screenshot tucker carlson
Fox News presenter Tucker Carlson (Image: Supplied)

For the third time in 12 months, James Murdoch has chosen to make a dramatic public intervention criticising the editorial policies of both his father Rupert and older brother Lachlan, who jointly chair News Corp and Fox Corp.

Back in January 2020 he raised his voice via a piece in The Daily Beast, launching with his wife Kathryn Hufschmid into News Corp’s climate denialism following the tragic Australian bushfires.

When the older Murdoch men showed no public sign of backing down on climate denialism and remained full-throated in their support of Donald Trump, James Murdoch severed all public ties, quitting the News Corp board in a blaze of headlines on August 1, citing editorial differences over political and environmental issues.

James didn’t offer up a running commentary through the presidential election campaign but, like with many people, the attempted violent insurrection at the US Capitol was clearly a red line, so he was back making public statements on Friday, this time slamming “insidious coverage” by certain unnamed US media outlets via a piece in the Financial Times.

The FT interview was accompanied by a joint statement with Kathryn:

Spreading disinformation — whether about the election, public health, or climate change — has real world consequences. Many media property owners have as much responsibility for this as the elected officials who know the truth but choose instead to propagate lies.

Fox News has shown no sign of backing off in recent days and just announced that it will introduce an additional hour of opinion programming in the evenings.

Indeed, when snarling white supremacist Tucker Carlson interviewed News Corp’s Miranda Devine on Thursday night, he commented: “Every day I wake up grateful that we work for a company that is not dependent on Silicon Valley to get its message to its viewers.”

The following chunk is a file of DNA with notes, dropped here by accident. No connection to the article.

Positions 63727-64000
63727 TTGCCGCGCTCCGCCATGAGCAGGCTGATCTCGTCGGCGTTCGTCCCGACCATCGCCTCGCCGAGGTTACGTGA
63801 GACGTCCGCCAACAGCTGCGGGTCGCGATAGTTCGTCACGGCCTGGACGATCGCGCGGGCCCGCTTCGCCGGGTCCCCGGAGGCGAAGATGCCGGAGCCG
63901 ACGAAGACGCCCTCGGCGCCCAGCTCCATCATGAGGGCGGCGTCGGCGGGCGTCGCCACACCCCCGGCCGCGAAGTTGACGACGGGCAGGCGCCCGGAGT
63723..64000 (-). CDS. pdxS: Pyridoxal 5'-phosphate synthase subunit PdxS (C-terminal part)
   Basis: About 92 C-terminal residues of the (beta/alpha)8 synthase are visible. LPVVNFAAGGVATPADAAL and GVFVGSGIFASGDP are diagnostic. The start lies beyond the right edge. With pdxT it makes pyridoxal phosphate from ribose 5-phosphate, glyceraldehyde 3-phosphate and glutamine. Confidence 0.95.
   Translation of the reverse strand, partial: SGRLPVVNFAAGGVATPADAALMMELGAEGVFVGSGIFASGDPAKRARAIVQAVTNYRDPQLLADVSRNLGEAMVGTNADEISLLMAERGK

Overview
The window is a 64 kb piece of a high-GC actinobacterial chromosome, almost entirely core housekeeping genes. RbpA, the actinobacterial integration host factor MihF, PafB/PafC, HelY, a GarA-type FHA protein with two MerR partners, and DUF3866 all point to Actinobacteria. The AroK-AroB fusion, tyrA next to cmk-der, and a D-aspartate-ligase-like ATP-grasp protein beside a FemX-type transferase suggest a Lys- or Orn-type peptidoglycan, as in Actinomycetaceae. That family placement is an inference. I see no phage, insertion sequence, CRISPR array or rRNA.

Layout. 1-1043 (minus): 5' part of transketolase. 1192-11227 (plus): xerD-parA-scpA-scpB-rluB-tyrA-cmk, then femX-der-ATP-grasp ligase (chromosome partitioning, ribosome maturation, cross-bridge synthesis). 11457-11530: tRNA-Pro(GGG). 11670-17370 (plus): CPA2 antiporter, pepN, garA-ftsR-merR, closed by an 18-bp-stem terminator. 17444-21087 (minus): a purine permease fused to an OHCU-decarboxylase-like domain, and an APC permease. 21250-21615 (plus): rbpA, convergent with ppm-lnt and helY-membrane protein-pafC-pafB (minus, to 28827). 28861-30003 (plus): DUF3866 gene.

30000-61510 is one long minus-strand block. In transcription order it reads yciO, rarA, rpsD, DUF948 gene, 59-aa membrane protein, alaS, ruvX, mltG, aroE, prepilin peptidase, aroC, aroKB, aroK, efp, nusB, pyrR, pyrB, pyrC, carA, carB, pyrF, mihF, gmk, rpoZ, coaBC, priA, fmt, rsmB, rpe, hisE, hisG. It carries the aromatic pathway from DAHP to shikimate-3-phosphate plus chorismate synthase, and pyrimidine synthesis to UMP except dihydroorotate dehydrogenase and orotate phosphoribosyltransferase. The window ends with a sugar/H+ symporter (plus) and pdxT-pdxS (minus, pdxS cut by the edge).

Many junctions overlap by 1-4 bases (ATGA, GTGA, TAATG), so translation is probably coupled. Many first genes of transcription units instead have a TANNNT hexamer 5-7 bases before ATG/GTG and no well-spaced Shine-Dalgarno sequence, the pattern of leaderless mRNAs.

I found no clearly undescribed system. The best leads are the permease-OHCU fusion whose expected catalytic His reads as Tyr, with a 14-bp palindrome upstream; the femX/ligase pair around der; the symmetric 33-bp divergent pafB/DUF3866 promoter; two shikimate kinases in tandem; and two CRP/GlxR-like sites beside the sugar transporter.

“Me too,” replied Devine.

Strictly speaking, Carlson should have spoken about “working for a family” that green lights his nightly pile of bile, but that family is clearly split.

Fox News is now easily the biggest single earner inside the slimmed down Fox Corp and News Corp empire after the US$73 billion sale of 21st Century Fox’s entertainment assets to Disney in March 2019.

Fox Corp is today capitalised at US$18.5 billion and the clear majority of this value comes from Fox News. The Murdoch family owns around 16% of Fox Corp so Fox News has delivered around 10% of the family’s estimated $30 billion wealth.

Fox News was launched in 1996 and since it first became profitable in 2000-01 it has been housed inside what the Murdochs call the cable network programming (CNP) division. Up until the 2019 Disney deal the division included other business such as general entertainment channel FX, National Geographic, NASCAR, regional sports programming and international offerings.

So what can we glean from the history of profits of the CNP division?